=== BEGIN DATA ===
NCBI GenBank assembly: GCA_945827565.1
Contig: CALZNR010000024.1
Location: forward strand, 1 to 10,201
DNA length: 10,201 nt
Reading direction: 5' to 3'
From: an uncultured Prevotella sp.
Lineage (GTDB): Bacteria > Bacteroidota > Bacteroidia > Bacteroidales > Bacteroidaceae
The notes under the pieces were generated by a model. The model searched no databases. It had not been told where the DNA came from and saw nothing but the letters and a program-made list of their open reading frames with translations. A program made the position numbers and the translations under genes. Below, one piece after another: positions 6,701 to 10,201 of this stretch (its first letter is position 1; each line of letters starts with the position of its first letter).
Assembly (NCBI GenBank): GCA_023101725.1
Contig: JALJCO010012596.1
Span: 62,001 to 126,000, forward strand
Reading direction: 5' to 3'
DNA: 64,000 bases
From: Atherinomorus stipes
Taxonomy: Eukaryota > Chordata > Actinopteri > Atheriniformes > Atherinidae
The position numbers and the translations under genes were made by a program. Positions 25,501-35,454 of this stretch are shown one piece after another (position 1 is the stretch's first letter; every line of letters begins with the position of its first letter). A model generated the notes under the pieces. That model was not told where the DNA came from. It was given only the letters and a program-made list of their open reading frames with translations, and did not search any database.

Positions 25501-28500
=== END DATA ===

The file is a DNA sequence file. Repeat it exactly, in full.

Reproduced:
NCBI GenBank assembly: GCA_945827565.1
Contig: CALZNR010000024.1
Location: forward strand, 1 to 10,201
DNA length: 10,201 nt
Reading direction: 5' to 3'
From: an uncultured Prevotella sp.
Lineage (GTDB): Bacteria > Bacteroidota > Bacteroidia > Bacteroidales > Bacteroidaceae
The notes under the pieces were generated by a model. The model searched no databases. It had not been told where the DNA came from and saw nothing but the letters and a program-made list of their open reading frames with translations. A program made the position numbers and the translations under genes. Below, one piece after another: positions 6,701 to 10,201 of this stretch (its first letter is position 1; each line of letters starts with the position of its first letter).
Assembly (NCBI GenBank): GCA_023101725.1
Contig: JALJCO010012596.1
Span: 62,001 to 126,000, forward strand
Reading direction: 5' to 3'
DNA: 64,000 bases
From: Atherinomorus stipes
Taxonomy: Eukaryota > Chordata > Actinopteri > Atheriniformes > Atherinidae
The position numbers and the translations under genes were made by a program. Positions 25,501-35,454 of this stretch are shown one piece after another (position 1 is the stretch's first letter; every line of letters begins with the position of its first letter). A model generated the notes under the pieces. That model was not told where the DNA came from. It was given only the letters and a program-made list of their open reading frames with translations, and did not search any database.

Positions 25501-28500